And yet, still, I remain a registered Democrat … and a liberal – or one of liberal thought, more accurately … And it is here that one may find a critical point of distinction …

The contemporary ‘Liberal’ rejects all conservative thought, out of hand, by simple default. The liberal mind, however, welcomes both Michael Moore and Ann Coulter. In truth, I have far more respect for Ann. At least there’s an air of honesty – or genuineness, if sometimes theatrically presented – to her comedy. And while I don’t know Michael Moore, personally, by several accounts provided by those who do, he’s just so incredibly full of shit – even in areas where one may essentially agree with some of his general points. The bigger problem is that he seldom lives the rhetoric – or even makes much of an effort to do so. But it doesn’t matter in either case. The liberal mind – not to be confused, in any way, with liberalism – welcomes it all.

"Our liberalism has often been fraught with noble intentions. But many of our medicines were not only worse than the illnesses, they further fortified and spread the very viruses we sought to eradicate, much like an experimental trial vaccine, gone wrong. For us to retain any future viability or validity at all, we as liberals must come to terms with that. And the first step in that process is in admitting it."

- Joseph -

And it is this liberal mind that proves to be the most liberating – in the mere consideration … ‘of it all’. Liberal thinking doesn’t engage in ‘movements’ to remove Rush Limbaugh from the airwaves. Of all conservative ‘personalities’ – some of them, friends of mine – Limbaugh has never quite done it for me. Despite his fan-base ‘numbers’, I regard him as a pure entertainer, rather than a credible analyst or strategist, certainly. But to wish him ‘dead-air’ simply because of the positions he takes or has assumed? No. It’s a wilted posture of cowardice for the liberal to wish for the complete eradication of opposing thought. It indicates an intellectual frailty in its desire ... and further demonstrates just how ‘un-liberal’ liberals can often times be.

So, ‘My Left Brain’ may be regarded as an act of betrayal by some of those who cite themselves as liberal – even as I scorn some of the thinking associated with – or adopted by – the contemporary conservative movement … some of it at odds with the true nature of conservatism. For conservative thinking has also been seized, hijacked, twisted and sullied, relative to its original intent.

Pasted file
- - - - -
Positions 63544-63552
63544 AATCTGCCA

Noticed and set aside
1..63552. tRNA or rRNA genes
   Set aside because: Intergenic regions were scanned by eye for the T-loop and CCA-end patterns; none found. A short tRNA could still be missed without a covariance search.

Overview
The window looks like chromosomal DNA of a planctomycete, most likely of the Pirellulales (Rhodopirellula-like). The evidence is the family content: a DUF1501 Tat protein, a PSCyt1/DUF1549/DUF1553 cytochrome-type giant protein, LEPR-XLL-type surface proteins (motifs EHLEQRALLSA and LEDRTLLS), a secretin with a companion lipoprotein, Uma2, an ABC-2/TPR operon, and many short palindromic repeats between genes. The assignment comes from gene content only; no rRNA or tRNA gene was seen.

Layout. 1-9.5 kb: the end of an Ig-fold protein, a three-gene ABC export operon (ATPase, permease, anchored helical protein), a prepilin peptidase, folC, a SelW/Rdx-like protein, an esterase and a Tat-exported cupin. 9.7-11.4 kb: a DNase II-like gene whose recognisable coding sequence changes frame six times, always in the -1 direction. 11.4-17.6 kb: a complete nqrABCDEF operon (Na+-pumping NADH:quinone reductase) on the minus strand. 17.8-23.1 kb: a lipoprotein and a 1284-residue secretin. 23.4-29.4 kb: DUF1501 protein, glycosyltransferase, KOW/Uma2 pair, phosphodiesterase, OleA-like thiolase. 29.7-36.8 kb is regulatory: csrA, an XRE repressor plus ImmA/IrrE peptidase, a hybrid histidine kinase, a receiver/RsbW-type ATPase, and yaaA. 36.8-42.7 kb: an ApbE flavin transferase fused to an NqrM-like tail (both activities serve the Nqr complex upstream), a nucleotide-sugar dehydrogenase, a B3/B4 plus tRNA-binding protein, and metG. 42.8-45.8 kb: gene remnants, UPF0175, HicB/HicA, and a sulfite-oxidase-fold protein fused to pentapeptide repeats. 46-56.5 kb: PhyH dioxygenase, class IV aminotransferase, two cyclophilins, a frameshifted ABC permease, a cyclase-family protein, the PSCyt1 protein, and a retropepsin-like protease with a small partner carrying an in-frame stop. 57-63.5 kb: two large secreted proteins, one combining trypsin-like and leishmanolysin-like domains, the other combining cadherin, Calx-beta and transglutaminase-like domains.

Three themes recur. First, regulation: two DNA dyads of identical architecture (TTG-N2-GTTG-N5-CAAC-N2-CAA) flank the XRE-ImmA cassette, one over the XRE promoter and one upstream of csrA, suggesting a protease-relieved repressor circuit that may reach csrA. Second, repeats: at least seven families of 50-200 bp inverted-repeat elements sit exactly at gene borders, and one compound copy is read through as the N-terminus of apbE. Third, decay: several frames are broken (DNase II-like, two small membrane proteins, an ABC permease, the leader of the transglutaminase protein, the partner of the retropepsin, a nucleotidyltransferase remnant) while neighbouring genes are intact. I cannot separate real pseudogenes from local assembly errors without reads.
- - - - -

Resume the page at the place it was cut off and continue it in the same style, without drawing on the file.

But objective thinking – associated with the ‘Left-Brain' – will inevitably find some degree of agreement with both socio-political sides, relative to the subject at hand. After all, liberalism can’t always be right, no more than conservatism can always be wrong. To think otherwise would be irrational. And the ‘Left-Brain’ rejects such foolishness. So either side can be argued from the same individual, skewed and calibrated only by the particular issue, itself.

It is, admittedly, often easier to generate intellectual and rational arguments for the side of conservatism. For liberal thinking is often crippled by emotional underpinnings. This, as an odd state of affairs when liberalism is so often associated with “intellectuals”. It’s true that conservative thought also has its emotional components … abortion, faith, and firearms – odd that one could be so emotional over a handgun and rifle in the Yosemite Sam tradition, but there you have it. Nevertheless, for liberalism, emotion is at its foundation – whether it be the actual bricks or simply the mortar. But it is the lack of reason that has often diminished liberalism's capacity, no matter how capable it may have otherwise been.

What one has to consider, if with some degree of discomfort, is whether the emotional serves us well as it relates to the sociological. It could be argued that it makes for a good individual, on the human level. And it’s regarded as a requisite for high art – aside from the pretentious variety. But as it relates to a society and its organizational systems, it can at least be entertained that the emotional response to a variety of issues has, perhaps … only fucked us. And, in the end, it may be considered that it’s better to simply call them as you see them … rather than how you feel them.

But let it further be said that when decisions are rendered by power … or by greed, then neither the emotional or the intellectual are even in the room … On that, there’s no debate.